Jose Vargas ’15 is a time traveler.
As an undergraduate researcher in professor John Wardle’s lab, Vargas studies quasars, the brightest and most remote objects in the universe, clocking in at 10 to 12 billion light years away, meaning Vargas is looking 10 to 12 billion years in the past.
Quasars form when supermassive black holes — billions of times the mass of the Sun — feed on nearby material. The matter forms an accretion disk around the black hole, heating up to millions of degrees and blasting out radiation and powerful jets of particles, traveling at nearly light speed — like the universe’s largest particle colliders.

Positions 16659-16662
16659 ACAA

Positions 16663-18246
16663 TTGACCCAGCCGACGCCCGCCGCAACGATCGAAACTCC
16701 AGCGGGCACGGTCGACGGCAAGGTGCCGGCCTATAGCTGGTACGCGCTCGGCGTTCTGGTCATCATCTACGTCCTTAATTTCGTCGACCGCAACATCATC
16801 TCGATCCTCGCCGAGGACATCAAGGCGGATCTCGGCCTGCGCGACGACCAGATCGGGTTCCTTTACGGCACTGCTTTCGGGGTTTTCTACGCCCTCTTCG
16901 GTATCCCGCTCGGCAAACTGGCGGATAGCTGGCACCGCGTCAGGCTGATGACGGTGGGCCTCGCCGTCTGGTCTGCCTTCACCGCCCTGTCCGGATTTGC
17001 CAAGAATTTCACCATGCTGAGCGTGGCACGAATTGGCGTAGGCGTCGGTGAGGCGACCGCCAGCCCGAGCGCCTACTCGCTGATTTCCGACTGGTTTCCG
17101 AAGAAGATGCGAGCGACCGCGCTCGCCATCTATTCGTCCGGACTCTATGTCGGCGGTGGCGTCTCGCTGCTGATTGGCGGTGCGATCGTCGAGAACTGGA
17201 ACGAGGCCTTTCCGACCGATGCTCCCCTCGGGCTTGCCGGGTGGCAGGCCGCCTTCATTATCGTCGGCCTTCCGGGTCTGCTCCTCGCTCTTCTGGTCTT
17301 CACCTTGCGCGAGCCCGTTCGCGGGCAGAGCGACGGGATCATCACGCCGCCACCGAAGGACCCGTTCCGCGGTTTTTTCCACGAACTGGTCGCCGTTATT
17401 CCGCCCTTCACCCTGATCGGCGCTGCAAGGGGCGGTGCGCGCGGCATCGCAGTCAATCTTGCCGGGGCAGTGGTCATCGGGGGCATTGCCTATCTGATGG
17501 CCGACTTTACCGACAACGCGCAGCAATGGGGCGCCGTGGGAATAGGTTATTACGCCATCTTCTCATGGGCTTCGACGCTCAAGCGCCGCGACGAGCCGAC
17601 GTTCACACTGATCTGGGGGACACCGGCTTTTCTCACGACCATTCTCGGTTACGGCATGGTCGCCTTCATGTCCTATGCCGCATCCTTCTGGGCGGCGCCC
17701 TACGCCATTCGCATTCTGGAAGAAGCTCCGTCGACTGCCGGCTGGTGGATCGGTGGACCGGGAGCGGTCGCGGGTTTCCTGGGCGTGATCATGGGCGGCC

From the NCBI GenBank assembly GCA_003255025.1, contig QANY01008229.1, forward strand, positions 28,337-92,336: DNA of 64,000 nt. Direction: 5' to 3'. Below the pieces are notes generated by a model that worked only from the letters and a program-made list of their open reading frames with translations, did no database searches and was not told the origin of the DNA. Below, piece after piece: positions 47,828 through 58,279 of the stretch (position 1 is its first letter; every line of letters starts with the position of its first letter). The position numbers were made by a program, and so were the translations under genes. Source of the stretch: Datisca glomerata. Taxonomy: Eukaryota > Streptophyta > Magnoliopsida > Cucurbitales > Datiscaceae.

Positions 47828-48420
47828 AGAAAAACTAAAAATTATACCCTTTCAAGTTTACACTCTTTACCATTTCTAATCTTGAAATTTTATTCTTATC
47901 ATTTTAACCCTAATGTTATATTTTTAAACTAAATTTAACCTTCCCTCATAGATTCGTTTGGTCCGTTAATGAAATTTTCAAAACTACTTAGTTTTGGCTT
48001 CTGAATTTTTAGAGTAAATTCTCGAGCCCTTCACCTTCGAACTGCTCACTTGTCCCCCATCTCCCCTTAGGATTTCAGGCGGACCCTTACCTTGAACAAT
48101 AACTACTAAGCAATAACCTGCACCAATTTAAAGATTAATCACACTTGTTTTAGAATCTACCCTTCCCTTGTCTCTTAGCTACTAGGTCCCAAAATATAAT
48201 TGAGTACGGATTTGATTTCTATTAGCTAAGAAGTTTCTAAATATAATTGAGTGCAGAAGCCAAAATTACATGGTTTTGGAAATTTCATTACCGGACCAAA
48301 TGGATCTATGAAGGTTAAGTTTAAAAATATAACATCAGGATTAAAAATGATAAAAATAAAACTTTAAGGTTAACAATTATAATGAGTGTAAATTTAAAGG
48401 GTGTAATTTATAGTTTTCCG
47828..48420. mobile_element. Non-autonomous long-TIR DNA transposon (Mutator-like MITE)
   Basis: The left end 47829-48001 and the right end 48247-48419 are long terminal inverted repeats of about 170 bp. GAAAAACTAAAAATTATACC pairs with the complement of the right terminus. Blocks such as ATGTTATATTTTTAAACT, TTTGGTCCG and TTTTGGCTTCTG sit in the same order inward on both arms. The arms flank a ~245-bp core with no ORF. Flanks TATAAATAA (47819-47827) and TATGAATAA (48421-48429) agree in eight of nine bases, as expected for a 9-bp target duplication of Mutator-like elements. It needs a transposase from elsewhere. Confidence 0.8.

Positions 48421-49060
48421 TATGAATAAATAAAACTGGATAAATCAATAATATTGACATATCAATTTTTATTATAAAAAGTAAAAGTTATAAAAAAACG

Astrophysicists believe that quasars may be an important step in the birth of galaxies.
We asked Vargas to describe what it’s like to see into the past. Here is what he said: